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Tankakern
Jul 25, 2007



what i've learned from reading this thread:
  • notorious b.s.d. is full of bitterness and bile
  • wine is actually getting dx10/11 patches, nice
  • os x as unix is bad

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Tankakern
Jul 25, 2007



Suspicious Dish posted:

Thank you guys for the words of encouragement earlier. I went ahead and finished up my effortpost on Wayland. It's probably a bit too detailed and assumes too much knowledge, but hopefully it's somewhat readable!

http://blog.mecheye.net/2014/06/xdg-shell/
nice

Tankakern
Jul 25, 2007



what about lxqt? posting from lxqt as we speak

a viable alternative for xfce refugees, since xfce is doomed if they don't switch away from gtk+:2

Tankakern
Jul 25, 2007



install gentoo

the just released 0.8.0 works with qt5 and seems nice enough, but i still have to manually tweak the openbox config

Tankakern
Jul 25, 2007



Notorious b.s.d. posted:

gtk2 is actively maintained
what? the last release was in 2011

Tankakern
Jul 25, 2007



Notorious b.s.d. posted:

the last release was 19 days ago -- 2.24.25

that's right, they're on their 26th patchlevel of 2.24. because officially there will never be a 2.26.

sounds pretty stagnant to me

Tankakern
Jul 25, 2007



c&p, why not go all in and use gentoo if you like aur?

gentoo could use people like you that were passionate about gnome, the official portage tree is still on 3.12.

posting this from gnome 3.12 @ gentoo atm

Tankakern
Jul 25, 2007



https://bugs.gentoo.org/show_bug.cgi?id=523688

Tankakern
Jul 25, 2007



gnome 3.14 finally in gnome-overlay

things are much smoother now

chromium a tiny bit more useful on hidpi, but not quite there yet

i dont like the new gedit much though. if you turn on line numbers, things just becomes a jumbled mess of numbers and text

install gentoo

Tankakern
Jul 25, 2007



hahaha

Tankakern
Jul 25, 2007



Progressive JPEG posted:

lamo so i just spent the last couple hours trying random poo poo to get a custom xinput keymap applied for my weird mouse: reverse left/rightclick + switch up the thumb buttons a bit
but xinput settings are dropped on the floor whenever the machine is suspended, so you have to do some extra bullshit if you don't want your configs randomly changing on you:

- all the howtos from circa 2011 recommend putting it in a /etc/pm/sleep.d script that gets called on resume, but that doesn't work because xinput wants to be run from within the X11 session and not by some random script running as root. also it seems like the mouse device isn't even listed at this point where xinput is concerned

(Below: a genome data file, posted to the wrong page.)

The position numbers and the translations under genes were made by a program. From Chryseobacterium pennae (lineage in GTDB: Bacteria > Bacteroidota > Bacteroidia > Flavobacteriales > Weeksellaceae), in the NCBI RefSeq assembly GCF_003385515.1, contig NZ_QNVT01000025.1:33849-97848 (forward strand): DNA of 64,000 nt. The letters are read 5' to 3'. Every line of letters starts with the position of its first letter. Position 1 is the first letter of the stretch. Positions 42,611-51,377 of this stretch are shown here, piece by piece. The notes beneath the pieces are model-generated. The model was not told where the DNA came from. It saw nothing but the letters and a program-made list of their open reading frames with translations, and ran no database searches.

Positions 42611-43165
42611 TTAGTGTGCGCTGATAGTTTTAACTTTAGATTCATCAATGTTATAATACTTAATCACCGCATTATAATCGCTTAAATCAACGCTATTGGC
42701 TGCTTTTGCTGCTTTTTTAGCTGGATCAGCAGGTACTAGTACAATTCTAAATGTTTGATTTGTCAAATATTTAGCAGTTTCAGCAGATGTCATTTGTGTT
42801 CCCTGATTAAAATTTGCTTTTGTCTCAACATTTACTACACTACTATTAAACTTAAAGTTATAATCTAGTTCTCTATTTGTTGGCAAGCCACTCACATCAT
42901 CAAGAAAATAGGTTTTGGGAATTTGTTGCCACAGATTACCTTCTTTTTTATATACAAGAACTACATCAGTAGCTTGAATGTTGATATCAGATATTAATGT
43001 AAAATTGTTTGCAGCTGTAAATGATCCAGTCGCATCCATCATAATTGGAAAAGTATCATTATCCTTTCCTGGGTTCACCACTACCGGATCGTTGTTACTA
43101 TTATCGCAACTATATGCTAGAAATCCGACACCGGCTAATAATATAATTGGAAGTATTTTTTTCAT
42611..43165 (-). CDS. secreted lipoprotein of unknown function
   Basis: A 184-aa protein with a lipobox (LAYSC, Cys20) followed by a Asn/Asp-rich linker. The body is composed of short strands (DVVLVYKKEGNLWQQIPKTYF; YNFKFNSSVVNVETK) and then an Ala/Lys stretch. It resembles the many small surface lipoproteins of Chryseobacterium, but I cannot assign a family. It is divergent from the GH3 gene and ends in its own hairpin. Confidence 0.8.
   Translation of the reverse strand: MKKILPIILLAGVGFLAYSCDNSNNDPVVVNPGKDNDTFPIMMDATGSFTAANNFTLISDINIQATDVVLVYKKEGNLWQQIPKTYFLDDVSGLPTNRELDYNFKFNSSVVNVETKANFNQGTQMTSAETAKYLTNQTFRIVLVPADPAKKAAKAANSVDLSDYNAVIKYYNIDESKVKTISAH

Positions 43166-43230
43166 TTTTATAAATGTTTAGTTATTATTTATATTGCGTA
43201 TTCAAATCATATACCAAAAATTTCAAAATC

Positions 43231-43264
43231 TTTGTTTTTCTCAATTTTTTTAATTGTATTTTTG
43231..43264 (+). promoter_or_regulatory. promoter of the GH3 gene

- then some newer poo poo says to use a gnome-settings-daemon 'hotplug script' (even the example script has bad indentation lol). the script runs successfully in the logs but the settings aren't actually sticking -- something is overriding it
- maybe it's xorg itself that's overriding it on resume?? try adding a config to /usr/share/X11/xorg.conf.d (not in /etc for reasons) for the mouse. but nope that's apparently not it either, mapping is still getting stomped
- then i find some people saying to turn off a mouse plugin in gnome-settings-daemon via a manual gconf command, which likewise doesn't seem to do anything but whatever
- THEN when browsing around in there i see a gnome-settings-daemon option to switch the mouse to left-handed directly, which is half of what i want. after switching that on, the left/rightclick are suddenly reversed, now the xinput keymap that's stomping on my custom keymap is suddenly a version that's left-handed

so in short something in gnome-settings-daemon is actively making GBS threads on any custom keymaps whenever the compute resumes from suspend, in such a way that even other customization methods within gnome-settings-daemon itself are themselves stomped on

that said this is bunters lts so who knows maybe it's something canonical did
noob

(use XAUTHORITY and DISPLAY variables to run x11 progs outside of an x11 session)

Tankakern
Jul 25, 2007



btrfs getting swap file support in 3.19

http://lwn.net/Articles/625412/

not so many showstoppers from quitting zfs after this. btrfs recently gained raid[56] support too.

Tankakern
Jul 25, 2007



Soricidus posted:

does it have support for being used for real work yet
hhueeuheuheuhuehue

Tankakern
Jul 25, 2007



btrfs is worth it

unfortunately you have to janitor it still. e.g. that freespace issue, and balancing, and scrubbing...

Tankakern
Jul 25, 2007



Notorious b.s.d. posted: